Wednesday, July 16, 2014

Open Adoption and All of its Implications

Open adoptions are really becoming the norm these days.  Twenty years ago, it was still pretty common for the majority of adoptions to be closed, but research has found that route isn't the healthiest of options, in most cases.  I'm all for an open adoption.  We have two of them.  But, they aren't without their risks or pain.  We all want to be honest with our children, and I think more often then not, a little painful honesty is better than a bunch of softer lies.  I think kids tend to deal with the pain and move forward, knowing they can trust you more.  But it is hard.  Don't think it isn't.  It is hard to answer questions from your young child when the completely truthful answer would involve some form of "they don't want to see you," even if that is soften with a hundred logical, understandable reasons as to why.

I am not judging the birth families in any way.  Please know that.  I know there are circumstances.  But young children only comprehend so much about the whys of things.  And they internalize everything.  Everything is because of them, for good or for bad.  They don't understand that a person has an illness or great pain that prevent them from being a part of their lives, or from even wanting it.  What they really think is "I must have done something wrong for them to not want to see me."  

I have two sweet, loving boys who have close biological relatives who, for different reasons, don't want to see them.  When an adoptive family decides to accept an open adoption, there is some trepidation.  We did have concerns about an open adoption.  We worried about what kind of influences the biological families would bring, what kind of lifestyles they lead, and if they would ever say or do anything that would be hurtful to our boys.  Keep in mind both of my boys were drug babies, so these are real concerns. In the end, we decided the risk was worth it, and that they would have the opportunity to see for themselves, unbiased and unfiltered, and either have a desire to continue those relationships, or not.  The decision would be theirs.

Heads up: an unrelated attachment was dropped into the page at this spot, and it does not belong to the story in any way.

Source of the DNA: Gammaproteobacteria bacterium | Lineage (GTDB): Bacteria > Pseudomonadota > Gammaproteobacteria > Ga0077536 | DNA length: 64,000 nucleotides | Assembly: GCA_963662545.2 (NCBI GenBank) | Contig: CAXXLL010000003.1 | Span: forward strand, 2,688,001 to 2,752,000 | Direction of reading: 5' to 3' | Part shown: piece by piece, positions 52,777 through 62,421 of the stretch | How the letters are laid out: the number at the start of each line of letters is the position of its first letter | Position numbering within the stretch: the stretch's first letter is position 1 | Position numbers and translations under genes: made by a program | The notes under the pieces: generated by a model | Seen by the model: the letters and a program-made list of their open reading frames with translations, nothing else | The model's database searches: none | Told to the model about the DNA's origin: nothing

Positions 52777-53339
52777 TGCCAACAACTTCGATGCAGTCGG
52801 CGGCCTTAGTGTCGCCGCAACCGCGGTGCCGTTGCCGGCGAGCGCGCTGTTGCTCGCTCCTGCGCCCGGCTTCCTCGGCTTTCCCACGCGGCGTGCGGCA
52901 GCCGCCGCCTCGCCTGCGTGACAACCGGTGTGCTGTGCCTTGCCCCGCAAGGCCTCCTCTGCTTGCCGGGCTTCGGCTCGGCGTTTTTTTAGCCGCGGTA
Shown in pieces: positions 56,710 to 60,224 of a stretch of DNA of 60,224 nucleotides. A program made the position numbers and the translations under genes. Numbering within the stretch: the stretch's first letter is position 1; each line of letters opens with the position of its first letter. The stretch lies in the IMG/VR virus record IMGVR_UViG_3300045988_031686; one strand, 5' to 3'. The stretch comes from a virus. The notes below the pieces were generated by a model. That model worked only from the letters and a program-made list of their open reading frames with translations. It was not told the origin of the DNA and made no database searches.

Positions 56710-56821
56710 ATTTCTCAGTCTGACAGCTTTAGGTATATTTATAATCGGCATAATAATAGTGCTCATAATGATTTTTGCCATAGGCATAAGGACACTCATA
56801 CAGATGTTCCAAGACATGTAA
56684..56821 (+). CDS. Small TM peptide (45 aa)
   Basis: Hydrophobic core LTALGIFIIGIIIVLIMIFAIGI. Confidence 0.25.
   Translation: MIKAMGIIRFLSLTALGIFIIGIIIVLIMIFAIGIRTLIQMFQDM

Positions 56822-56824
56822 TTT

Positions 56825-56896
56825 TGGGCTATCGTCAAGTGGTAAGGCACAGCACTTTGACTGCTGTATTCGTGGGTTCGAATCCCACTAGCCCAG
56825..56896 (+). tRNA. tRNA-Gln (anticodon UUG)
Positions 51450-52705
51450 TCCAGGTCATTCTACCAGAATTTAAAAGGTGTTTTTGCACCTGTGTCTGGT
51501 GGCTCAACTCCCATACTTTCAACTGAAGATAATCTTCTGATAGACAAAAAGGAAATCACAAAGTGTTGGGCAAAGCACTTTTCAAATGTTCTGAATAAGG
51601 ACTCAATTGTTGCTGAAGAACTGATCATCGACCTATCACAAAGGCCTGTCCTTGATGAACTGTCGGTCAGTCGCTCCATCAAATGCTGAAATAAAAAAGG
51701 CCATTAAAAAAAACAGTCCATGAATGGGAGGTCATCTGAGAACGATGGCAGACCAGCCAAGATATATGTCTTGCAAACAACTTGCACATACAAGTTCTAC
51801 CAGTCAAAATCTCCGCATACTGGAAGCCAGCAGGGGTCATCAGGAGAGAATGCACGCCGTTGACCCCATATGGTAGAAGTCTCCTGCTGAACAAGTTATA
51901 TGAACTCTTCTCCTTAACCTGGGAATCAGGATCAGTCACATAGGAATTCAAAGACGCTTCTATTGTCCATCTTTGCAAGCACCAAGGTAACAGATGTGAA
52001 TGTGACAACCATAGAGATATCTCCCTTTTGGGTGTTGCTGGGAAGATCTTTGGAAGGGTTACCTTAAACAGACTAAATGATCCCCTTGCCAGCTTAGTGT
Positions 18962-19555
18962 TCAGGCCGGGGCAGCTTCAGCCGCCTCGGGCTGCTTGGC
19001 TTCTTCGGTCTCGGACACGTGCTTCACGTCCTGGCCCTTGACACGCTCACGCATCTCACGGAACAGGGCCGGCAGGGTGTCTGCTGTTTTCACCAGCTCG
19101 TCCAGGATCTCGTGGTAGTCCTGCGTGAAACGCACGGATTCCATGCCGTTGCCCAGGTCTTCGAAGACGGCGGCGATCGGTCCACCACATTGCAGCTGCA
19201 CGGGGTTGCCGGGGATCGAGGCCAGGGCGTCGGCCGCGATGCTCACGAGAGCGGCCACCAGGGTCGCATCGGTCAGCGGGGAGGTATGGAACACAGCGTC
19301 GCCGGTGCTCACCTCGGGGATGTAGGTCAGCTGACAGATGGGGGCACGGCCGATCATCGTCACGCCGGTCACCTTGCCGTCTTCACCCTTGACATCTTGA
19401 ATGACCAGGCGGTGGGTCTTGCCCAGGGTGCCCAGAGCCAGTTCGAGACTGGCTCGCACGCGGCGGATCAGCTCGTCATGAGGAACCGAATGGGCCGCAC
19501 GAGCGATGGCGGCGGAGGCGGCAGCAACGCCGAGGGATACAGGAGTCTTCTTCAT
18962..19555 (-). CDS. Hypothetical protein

I stand by that decision.  And, we have great relationships with some of these family members.  But, there are those that we have no relationship with.   And, oh, when your child asks about those things, it can break your heart.  There are a few relationships I have not informed my oldest about yet, because he would be heartbroken to know about them and know they don't want to see him.  But, I have to tell him at some point.  I haven't lied to him, I just haven't told him everything yet, and that is the challenge we are faced with, too.  I am trying to protect him with just enough armor that he can be safe but still be able to move and grow and fight his battles. He is an extremely sensitive child, with a thousand questions on the tip of his tongue at any moment of the day.  He has a solution for everything....a way to fix EVERYTHING (at least in his mind).  But, he can't fix this.  He can't fix others.  He can't make them love him or want to see him.  Nothing he could do would make them change.  But he doesn't know that.  He still thinks that if thinks it should be so, then the world should bend to make it so.  And that it WILL bend to make it so.  I hope  he will understand someday that some people just struggle and it's not because he has done anything wrong.  I hope he can eventually sort through these relationships and deal with the damage in a positive way.  That he can sort it out and put it in its proper place in his life.  No bigger or smaller than it should be.  And I hope someday those people will decide that knowing this amazing boy is worth it.  It is worth any amount of pain.  It is worth facing guilt and heartache to know him.  He is worth it.  But, for now, we take it one question at a time.  One sensitive, yet honest answer at a time.

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